Gov. Phil Murphy stated last spring that New Jersey schools would not be permitted to offer a virtual option for the 2021-22 school year, but Montclair Public Schools have chosen to defy the governor’s orders.

It’s understandable that parents and students are concerned about COVID-19 because of the Omicron surge in our town and across the country. However, allowing parents to choose virtual instruction sets a double standard. Students that are currently learning virtually may be high-risk, live with older or immunocompromised family members or suffer from anxiety about becoming infected with COVID-19. These same circumstances also apply to staff in the buildings, yet they do not have the option to work remotely. The district is clearly showing that they value the safety concerns of families over those of staff.

I would choose to teach in-person over remote instruction because I accept the current level of risk, but some of my colleagues may not feel the same. I wear a tight-fitting high-quality mask, I’m fully vaccinated and the windows in my room are open. But, if these COVID-19 mitigation strategies are not acceptable enough during the surge for families, why are they deemed good enough for staff? 

When the district made the announcement on Dec. 31, staff learned about the virtual option plan at the same time as families. We were not included in the conversation and it was not acknowledged that staff was being held to a different standard regarding safety concerns compared to students. The current policy helps create an us-vs.-them mentality, which is not conducive to a healthy relationship between the community and school employees.

I’m stating the obvious when I say that all of us, children and adults, are living through trying times. I want to show up every day and be a positive force in my students’ lives. But when teachers and staff don’t feel that their safety concerns and needs matter, it affects our mental health and makes it more challenging to be the supportive adults that children need. On top of that, hybrid instruction is an ineffective instructional method. We don’t have the technology to make hybrid instruction fluid and effective for both students in front of us and at home. 

The district also made the decision to allow students who chose virtual instruction to attend in-person club and sports activities after school. Some of the worst outbreaks in school happened during sports practices, and although students are now required to wear masks during practice, it’s difficult to understand why a student would feel uncomfortable learning in person yet comfortable at a sports practice. Actually, it’s more difficult to understand why the district set this policy. 

There has been much talk about how we can all get through this together and statements from the district that they appreciate the staff. The words feel empty, though, when the decisions clearly reflect that the district places more importance on families’ safety concerns than the people who are doing the teaching day in and day out.

Susan Eckert

Editor's note: While an executive order allowing for remote instruction in New Jersey schools has expired, state law allows it under certain circumstances, when school will be remote for at least three days under a public health emergency or at the direction of a local health department. Montclair Local has reached out to the state Department of Education for clarification on how that law may apply in situations like Montclair's, where the public district has offered the temporary option of remote learning, but in-person classes are still being held.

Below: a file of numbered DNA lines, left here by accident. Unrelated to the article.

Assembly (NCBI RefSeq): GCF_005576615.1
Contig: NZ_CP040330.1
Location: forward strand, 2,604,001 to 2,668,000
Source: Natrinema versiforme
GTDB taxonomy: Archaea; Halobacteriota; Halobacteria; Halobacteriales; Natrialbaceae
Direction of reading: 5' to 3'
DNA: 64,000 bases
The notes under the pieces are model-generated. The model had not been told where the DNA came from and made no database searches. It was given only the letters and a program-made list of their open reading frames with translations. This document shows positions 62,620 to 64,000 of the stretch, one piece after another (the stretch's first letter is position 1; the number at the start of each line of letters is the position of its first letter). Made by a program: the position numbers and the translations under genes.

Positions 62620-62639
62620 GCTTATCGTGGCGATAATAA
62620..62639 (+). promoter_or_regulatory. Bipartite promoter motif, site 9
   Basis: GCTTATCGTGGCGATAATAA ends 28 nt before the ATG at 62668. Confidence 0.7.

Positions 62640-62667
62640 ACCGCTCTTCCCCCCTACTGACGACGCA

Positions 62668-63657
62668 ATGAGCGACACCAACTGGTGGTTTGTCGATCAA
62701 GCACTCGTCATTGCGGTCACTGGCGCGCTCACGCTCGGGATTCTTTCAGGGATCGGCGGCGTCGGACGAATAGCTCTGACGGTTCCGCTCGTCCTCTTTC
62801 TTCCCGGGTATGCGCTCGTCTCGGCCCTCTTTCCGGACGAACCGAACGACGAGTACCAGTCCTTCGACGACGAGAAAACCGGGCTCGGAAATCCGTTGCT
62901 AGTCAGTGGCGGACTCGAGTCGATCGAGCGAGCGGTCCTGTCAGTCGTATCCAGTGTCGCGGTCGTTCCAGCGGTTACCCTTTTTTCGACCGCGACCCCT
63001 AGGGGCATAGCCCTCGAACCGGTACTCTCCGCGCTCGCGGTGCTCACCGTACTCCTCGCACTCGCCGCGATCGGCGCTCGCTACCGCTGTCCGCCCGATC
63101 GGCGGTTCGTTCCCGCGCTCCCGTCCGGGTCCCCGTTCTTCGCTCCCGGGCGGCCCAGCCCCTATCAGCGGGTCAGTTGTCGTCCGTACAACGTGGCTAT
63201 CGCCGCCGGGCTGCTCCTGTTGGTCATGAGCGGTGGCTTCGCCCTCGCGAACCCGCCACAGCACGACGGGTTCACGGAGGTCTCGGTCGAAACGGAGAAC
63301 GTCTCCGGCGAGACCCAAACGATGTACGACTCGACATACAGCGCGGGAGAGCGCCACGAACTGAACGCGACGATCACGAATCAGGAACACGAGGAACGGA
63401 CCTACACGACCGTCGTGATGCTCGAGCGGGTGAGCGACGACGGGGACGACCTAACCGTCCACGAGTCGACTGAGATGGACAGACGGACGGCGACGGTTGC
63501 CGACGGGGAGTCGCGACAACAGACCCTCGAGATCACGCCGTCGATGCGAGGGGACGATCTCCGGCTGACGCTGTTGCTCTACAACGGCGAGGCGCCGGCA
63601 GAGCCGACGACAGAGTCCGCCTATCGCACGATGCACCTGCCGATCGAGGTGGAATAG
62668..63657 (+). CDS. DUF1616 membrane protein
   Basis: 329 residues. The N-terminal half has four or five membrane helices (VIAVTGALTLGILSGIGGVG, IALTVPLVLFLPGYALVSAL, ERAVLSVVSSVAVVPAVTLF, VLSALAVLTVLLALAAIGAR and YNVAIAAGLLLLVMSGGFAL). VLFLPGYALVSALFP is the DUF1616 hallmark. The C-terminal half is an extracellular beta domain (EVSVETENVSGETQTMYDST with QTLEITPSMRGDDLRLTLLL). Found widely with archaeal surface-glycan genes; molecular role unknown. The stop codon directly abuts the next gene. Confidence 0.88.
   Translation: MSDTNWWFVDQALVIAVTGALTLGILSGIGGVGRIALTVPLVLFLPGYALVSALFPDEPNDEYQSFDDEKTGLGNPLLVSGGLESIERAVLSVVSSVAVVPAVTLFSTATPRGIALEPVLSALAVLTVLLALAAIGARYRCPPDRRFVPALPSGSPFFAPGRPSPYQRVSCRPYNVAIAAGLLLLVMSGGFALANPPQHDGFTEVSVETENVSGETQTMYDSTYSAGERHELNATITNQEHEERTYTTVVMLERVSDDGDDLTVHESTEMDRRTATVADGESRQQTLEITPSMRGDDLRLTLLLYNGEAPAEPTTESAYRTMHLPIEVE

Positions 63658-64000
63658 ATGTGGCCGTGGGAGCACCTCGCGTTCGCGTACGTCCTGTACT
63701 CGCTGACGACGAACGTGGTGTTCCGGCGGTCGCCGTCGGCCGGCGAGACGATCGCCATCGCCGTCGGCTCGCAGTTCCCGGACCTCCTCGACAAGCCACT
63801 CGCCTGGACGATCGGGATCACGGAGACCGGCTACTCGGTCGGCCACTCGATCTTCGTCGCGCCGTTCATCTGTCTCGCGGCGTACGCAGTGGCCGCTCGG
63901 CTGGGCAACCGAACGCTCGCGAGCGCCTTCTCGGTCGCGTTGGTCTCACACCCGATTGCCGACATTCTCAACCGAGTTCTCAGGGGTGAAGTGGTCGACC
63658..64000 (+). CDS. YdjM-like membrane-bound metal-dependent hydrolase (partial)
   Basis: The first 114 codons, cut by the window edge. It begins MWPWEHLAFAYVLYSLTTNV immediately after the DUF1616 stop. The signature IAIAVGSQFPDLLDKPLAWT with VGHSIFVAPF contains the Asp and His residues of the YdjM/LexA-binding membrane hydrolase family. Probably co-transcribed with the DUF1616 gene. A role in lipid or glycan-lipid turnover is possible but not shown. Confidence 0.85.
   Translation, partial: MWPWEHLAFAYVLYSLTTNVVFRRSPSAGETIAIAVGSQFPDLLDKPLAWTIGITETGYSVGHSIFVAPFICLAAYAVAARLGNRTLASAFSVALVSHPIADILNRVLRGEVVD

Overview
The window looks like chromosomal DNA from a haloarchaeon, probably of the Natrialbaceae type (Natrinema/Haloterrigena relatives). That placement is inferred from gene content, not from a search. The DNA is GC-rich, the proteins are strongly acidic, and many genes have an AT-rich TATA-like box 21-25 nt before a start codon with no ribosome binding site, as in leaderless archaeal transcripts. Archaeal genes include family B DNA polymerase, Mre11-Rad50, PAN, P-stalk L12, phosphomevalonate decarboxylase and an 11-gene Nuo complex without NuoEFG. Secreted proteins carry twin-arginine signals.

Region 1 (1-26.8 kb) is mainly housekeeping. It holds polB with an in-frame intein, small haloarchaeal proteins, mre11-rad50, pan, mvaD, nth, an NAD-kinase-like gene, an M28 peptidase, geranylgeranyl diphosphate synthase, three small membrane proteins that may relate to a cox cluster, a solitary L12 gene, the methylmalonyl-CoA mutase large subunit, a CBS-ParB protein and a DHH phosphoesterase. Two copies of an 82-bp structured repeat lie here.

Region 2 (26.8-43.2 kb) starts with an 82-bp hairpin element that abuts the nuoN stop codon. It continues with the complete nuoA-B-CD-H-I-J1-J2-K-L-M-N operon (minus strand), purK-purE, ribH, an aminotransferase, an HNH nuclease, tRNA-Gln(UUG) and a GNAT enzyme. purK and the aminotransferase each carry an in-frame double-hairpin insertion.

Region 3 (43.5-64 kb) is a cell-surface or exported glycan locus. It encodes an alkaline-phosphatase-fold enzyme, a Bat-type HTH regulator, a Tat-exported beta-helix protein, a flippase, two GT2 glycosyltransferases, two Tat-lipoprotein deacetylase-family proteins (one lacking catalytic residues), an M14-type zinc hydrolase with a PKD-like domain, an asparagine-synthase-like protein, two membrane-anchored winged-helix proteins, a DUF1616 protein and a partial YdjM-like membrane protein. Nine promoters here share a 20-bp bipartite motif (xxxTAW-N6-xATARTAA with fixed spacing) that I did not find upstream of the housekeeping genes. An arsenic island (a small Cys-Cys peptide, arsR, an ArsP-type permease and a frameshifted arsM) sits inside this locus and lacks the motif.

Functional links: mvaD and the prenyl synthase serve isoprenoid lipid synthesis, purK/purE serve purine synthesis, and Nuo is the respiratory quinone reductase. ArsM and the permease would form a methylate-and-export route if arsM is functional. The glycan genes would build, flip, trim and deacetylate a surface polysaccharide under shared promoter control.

Montclair Local's Opinion section is an open forum for civil discussion in which we invite readers to discuss town matters, articles published in Montclair, or previously published letters. Views expressed and published in this section are solely those of the writers, and do not represent the views of Montclair Local.

Letters to the editor: To submit a letter to the editor, email, or mail "Letters to the Editor," 309 Orange Road, Montclair, NJ, 07042 (email is preferred). Submissions must include the name, address and phone number of the writer for verification. Only the writer's name and town of residence will be published. Montclair Local does not publish anonymous opinion pieces.

Letters must be no more than 500 words in length, and must be received by 5 p.m. Monday to be eligible for potential publication in that week's Thursday print issue. Letters may be edited by Montclair Local for grammar and style. While our goal is to publish most letters we receive, Montclair Local reserves the right to decline publication of a letter for any reason, including but not limited to concerns about unproven or defamatory statements, inappropriate language, topic matter far afield of the particular interests of Montclair residents, or available space.

Town Square: Montclair Local also accepts longer-form opinion essays from residents aiming to generate discussion on topics specific to the community, under our "Town Square" banner. "Town Square" essays should be no more than 750 words in length, and topics should be submitted to at least seven days prior to publication.